Wednesday, February 24, 2010

Another prominent attorney goes down and guess what? ANOTHER SURRENDER!

What a damn shame, prominent local attorney Lew Freeman gets indicted for embezzling millions of dollars from his firms trust account, from the AP article...
South Fla. attorney charged in $2.5M fraud scheme

The Associated Press

A prominent South Florida attorney has been charged with embezzling $2.5 million from his own clients' trust funds.
Federal prosecutors say 60-year-old Lewis Freeman stole from 250 clients and covered it up with false court filings. Freeman has frequently been appointed by judges as a receiver and trustee in fraud and bankruptcy cases.
Freeman is charged with mail fraud conspiracy, which carries a maximum 20-year prison sentence.
Freeman has not entered a plea. His attorneys issued a statement acknowledging he made mistakes and will accept the consequences of his actions.
The FBI raided Freeman's 30-employee firm in October, after which it was dissolved. Freeman was honored in 2005 as the University of Miami's alumnus of the year.
Incredible, besides being an attorney, Mr. Freeman was a forensic accountant who was frequently appointed trustee in many large bankruptcies, in other words he was responsible for going through the financial wreckages of these cases and sorting out where the money went.  What strikes me as strange is how someone who is charged with protecting the assets of those in bankruptcy would actually steal from the very same people that he was entrusted to protect.  Like we said, a damn shame and another black eye for the legal community.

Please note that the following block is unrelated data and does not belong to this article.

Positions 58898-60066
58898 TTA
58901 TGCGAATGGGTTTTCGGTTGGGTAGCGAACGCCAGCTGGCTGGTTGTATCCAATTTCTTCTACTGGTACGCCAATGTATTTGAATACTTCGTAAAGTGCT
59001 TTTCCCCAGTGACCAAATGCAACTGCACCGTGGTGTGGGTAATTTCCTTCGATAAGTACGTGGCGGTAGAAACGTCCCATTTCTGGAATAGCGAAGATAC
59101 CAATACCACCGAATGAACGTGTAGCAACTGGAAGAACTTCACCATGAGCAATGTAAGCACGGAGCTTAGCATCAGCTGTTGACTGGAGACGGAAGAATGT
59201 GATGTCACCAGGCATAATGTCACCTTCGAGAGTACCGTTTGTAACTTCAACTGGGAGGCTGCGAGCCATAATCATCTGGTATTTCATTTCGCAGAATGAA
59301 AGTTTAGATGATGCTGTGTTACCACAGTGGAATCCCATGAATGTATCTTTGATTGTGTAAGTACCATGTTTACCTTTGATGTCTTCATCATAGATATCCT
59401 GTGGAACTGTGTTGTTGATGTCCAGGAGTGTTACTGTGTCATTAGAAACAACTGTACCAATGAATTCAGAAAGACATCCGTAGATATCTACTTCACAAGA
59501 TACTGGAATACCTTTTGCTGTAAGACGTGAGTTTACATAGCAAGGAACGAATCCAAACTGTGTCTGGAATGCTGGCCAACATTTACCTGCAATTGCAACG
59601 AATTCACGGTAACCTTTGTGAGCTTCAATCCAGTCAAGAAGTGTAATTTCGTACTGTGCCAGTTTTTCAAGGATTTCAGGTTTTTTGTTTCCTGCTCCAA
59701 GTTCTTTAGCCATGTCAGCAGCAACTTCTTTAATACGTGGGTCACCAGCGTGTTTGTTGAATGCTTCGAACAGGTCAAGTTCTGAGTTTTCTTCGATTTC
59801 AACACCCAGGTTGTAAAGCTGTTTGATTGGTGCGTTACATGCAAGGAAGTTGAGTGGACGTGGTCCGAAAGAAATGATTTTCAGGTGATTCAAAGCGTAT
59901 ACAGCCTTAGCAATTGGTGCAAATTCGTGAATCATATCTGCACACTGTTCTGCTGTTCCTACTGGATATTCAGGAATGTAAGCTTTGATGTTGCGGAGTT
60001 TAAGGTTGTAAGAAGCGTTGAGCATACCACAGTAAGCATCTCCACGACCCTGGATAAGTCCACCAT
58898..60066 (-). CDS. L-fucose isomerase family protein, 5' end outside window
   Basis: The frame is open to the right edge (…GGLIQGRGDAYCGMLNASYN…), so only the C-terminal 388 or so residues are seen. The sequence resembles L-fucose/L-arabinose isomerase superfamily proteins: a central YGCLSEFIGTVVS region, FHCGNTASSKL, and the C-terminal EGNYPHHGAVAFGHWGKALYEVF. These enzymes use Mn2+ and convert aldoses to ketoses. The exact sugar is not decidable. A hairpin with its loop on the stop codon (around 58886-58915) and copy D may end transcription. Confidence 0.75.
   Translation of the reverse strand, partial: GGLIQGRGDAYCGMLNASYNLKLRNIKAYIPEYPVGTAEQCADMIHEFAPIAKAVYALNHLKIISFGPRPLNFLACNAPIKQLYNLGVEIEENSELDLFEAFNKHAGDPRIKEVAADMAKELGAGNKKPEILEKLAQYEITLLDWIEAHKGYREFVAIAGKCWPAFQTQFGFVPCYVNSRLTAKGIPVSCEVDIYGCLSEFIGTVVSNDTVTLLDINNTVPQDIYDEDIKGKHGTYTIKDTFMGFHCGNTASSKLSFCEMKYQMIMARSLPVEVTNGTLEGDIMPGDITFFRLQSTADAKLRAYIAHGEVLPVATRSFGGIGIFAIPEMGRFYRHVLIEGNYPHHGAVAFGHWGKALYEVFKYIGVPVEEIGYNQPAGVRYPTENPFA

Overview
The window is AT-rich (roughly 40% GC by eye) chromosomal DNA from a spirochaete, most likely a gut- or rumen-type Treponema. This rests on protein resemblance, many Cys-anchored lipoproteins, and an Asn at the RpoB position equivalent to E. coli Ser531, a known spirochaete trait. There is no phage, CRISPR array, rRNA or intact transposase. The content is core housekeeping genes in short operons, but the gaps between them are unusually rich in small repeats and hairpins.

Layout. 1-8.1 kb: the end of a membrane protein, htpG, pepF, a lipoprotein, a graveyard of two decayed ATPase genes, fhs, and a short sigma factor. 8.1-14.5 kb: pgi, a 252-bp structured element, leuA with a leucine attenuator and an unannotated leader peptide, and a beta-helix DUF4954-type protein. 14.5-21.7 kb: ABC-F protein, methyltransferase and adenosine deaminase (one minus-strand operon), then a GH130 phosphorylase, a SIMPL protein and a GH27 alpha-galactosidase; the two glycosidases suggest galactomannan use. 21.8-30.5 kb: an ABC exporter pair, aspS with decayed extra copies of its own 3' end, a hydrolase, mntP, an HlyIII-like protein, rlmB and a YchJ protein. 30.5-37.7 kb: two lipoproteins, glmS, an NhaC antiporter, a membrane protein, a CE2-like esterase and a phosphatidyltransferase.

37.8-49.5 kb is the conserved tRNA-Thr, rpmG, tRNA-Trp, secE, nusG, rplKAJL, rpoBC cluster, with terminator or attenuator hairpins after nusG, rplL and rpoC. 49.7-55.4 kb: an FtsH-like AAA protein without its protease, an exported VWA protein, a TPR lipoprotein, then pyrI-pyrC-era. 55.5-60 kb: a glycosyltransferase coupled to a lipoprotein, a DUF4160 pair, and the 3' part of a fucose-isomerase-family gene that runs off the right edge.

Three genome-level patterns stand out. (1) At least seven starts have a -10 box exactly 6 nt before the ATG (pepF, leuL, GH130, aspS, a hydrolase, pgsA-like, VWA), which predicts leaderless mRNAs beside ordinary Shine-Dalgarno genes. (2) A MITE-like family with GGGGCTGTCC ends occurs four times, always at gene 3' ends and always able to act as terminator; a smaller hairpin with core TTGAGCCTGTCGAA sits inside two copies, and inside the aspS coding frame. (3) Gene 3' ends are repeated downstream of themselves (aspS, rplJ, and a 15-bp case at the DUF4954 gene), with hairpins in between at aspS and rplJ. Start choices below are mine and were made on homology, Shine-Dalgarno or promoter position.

There is something that did catch our eye regarding the Freeman story, from the Miami Herald headline...


Did anyone catch it?

See that?  Paying attention Mr. Kostrzewski?  Looks like the prosecutors that were working on Mr. Freemans case extended the common courtesy of allowing Mr. Freeman to surrender himself to the authorities.  We've discussed several high profile white collar crimes and how the defendants were allowed to surrender, we even got the opinion of a local judge on white collar crimes and the subject of surrender.   I have to wonder, considering the fact that its common knowledge that people who are charged with white collar crimes are allowed to surrender themselves and avoid the humiliation of being carted out in cuffs in front of friends, family and business associates, why is it that ASA Kostrzewski
insisted that the defendants in the Bernardo Barrera mortgage fraud case be arrested the way they were?  I understand that at least one of the defendants may have been a flight risk but what about the others?  Rumors suggest that the defendant that was a flight risk was already working with the feds, so why would he have even been considered a flight risk?  There has to be more to the story, we're going down to the courthouse today to see if we can find some answers.

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